Let's talk about mother-in-laws in genre fiction. Not a beloved demographic, is it? It's the true hallmark of any romantic story, a mother-in-law who doesn't just disapprove of her potential daughter-in-law, she hates her with the fire of a thousand suns and is constantly plotting her doom. I mean, what better way to emphasize the way in which our hero and heroine's love is overcoming all obstacles than to pit their own parents against them? If his mother hates her, then we can see just how real and true and powerful their love is. Awwww.

Needless to say, I'm not a huge fan of this trope. I find the idea of using inter-generational female conflict as a narrative device to make the men look better and more heroic kind of deeply irritating. Sure, I love Sons of Anarchy a lot, but the tension between Gemma and Tara, or between Gemma and Wendy, really irritates me. They are two strong, awesome women. I want them to get along, and I love best the seasons when they do.

So looking at this, the frustration of this trope, you would think that I really hate Reign's Queen Catherine (Megan Follows). She is, after all, the quintessential poisonous mother-in-law. She is so sure that Queen Mary (Adelaide Kane) will bring disaster on France if she marries Catherine's son Francis (Toby Regbo), that she is willing to attempt assassinations, use magic and fortunetelling, and even hire men to rape Mary. She is not a nice person.

I think she's a brilliant character, though. In fact, I think that the show, without Catherine, would be virtually unwatchable. Mary is all well and good, but the show works because of the way that Mary and Catherine are cast as opposites. Instead of the real conflict between them centering around Francis, their true disconnect is actually about their similarities, and Mary's reluctance to recognize how similar they really are.

But first a little background. Reign is a highly fictionalized, highly soap-operatic, highly entertaining show about Mary, Queen of Scots. Mary, who was in line for the English throne (somewhere) after the passing of Henry VIII as well as possessing the Scottish throne, is portrayed as a late-teen, early twenties woman, passionate, romantic, and idealistic, who must grow into being a queen in her own right. She's the center of the show, and all of the show's action or drama stems from her and her choices as she tries to govern her country in exile, as well as prepare for a political marriage to the Prince of France, Francis.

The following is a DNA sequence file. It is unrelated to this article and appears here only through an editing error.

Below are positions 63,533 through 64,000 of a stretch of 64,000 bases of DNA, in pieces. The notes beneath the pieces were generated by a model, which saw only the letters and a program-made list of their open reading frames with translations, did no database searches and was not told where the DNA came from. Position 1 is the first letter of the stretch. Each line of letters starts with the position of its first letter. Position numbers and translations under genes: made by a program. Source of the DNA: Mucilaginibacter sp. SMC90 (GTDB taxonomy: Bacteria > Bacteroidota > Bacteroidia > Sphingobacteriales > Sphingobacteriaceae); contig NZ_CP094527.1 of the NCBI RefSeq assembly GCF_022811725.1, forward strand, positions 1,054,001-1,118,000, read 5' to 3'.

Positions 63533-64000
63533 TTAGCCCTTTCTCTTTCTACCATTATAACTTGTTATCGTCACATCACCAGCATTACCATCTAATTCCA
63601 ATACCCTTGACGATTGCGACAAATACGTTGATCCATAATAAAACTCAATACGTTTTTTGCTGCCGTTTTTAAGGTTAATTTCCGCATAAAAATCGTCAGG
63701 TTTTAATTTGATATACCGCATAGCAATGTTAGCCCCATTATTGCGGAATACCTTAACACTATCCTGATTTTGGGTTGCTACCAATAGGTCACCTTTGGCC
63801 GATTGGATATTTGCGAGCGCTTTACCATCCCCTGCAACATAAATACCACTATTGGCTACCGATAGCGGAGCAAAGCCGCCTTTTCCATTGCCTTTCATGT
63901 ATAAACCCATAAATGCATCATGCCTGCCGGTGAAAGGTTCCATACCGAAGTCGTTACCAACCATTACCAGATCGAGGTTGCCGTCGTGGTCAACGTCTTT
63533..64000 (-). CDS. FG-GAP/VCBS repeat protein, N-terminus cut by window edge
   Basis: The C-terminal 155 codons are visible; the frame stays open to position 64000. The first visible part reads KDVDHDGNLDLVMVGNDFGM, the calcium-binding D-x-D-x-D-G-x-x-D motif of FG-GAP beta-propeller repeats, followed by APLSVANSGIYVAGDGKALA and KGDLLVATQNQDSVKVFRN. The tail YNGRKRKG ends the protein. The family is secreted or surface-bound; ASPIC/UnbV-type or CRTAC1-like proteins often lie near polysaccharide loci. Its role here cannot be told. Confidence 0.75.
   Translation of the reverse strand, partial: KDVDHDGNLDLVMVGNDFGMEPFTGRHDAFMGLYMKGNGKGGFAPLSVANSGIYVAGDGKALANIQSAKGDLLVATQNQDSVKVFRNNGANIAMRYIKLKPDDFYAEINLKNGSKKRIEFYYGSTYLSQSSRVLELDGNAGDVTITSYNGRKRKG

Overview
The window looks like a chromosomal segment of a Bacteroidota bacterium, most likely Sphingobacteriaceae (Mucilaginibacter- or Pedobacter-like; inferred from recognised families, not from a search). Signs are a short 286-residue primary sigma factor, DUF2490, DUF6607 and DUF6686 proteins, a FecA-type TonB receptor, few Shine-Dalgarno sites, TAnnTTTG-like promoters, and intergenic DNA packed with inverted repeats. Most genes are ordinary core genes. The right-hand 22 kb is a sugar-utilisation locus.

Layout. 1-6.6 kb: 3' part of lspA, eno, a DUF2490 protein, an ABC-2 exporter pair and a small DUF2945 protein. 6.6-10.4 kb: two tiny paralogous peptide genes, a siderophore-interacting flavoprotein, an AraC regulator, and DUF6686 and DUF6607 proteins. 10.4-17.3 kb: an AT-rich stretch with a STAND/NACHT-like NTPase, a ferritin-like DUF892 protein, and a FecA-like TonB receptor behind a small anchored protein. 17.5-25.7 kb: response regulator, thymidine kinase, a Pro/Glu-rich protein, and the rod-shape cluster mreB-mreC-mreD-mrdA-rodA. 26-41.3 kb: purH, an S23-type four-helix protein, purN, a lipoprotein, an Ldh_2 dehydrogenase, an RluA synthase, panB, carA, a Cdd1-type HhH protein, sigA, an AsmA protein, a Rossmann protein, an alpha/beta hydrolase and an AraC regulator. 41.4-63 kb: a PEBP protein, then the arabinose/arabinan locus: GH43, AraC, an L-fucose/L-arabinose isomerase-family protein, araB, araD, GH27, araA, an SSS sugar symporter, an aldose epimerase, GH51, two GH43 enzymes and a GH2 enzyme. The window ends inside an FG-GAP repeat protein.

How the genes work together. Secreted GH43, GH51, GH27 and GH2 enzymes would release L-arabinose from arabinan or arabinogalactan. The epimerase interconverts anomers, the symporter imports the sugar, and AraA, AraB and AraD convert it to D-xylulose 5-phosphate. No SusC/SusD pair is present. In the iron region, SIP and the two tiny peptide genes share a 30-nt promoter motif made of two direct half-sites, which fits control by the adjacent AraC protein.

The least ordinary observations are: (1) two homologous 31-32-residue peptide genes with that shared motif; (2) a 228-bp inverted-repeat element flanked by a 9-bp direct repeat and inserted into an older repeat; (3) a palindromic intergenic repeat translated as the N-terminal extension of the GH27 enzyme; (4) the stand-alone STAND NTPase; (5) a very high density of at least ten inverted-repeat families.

The show does a lot with politics (Scotland and France are both Catholic countries, making them natural allies against the hated English, who are always on the verge of turning protestant under Elizabeth I), but the real strength comes from the characters and their interpersonal relationships. Mary, who has been living in a convent in hiding since she was a little girl, has finally come out and is preparing to marry Francis. But Catherine, Francis' mother, has been told of a prophecy that states that if Mary weds Francis, Francis will die and the nation will fall into ruin.

So, obviously, Catherine really does not want Mary to wed her son. For pretty legitimate reasons.

The problem, of course, comes from the fact that Mary and Francis are in love, and that the alliance of their countries could be very beneficial for both of them. Catherine has to figure out how to tear them apart, while still maintaining diplomatic relations, as well as keeping herself out of trouble.

And, complicating matters further, is the simple fact that Catherine doesn't actually hate Mary. She respects her, even. Catherine sees Mary as a version of her past-self, the woman she was before the rough duty of queenship made her cold and hard. Catherine views Mary as her protege, and that scares the crap out of Mary. Because Catherine? Is not a nice woman.

That's a huge part of what makes the show so interesting. Catherine, a cultured, refined, beautiful woman, is hands down the most ruthless character on the show. She makes no apologies for her ambition, nor does she pretend to be a nicer person than she is. Her relationship with her husband, King Henry (Alan Van Sprang) is strained, but functional, because Henry and Catherine both know that Catherine is indispensable for the running of the country.

Catherine is ruthless and terrifying and a great villain, but the show refuses to pigeon-hole her in that role. She's also a devoted mother. She's a patron of the arts, one of the greatest in French history. She's honest in a world where honesty can get you killed, because she is virtually fearless. I mean, the woman goes so far as to plan the decor for her own beheading, for crying out loud. 

More shocking than all of this, though, is the fact that the show allows Catherine to be romantic sometimes too. She's all of these things, and still a woman who likes to be wooed and flattered and loved. Sure, her relationship with her husband is crap, but she isn't dead inside. The show lets Catherine be the kind of complex woman who can still have a private softness in her heart, even when she's ordering the death of hundreds of men in the hopes of preserving the nation.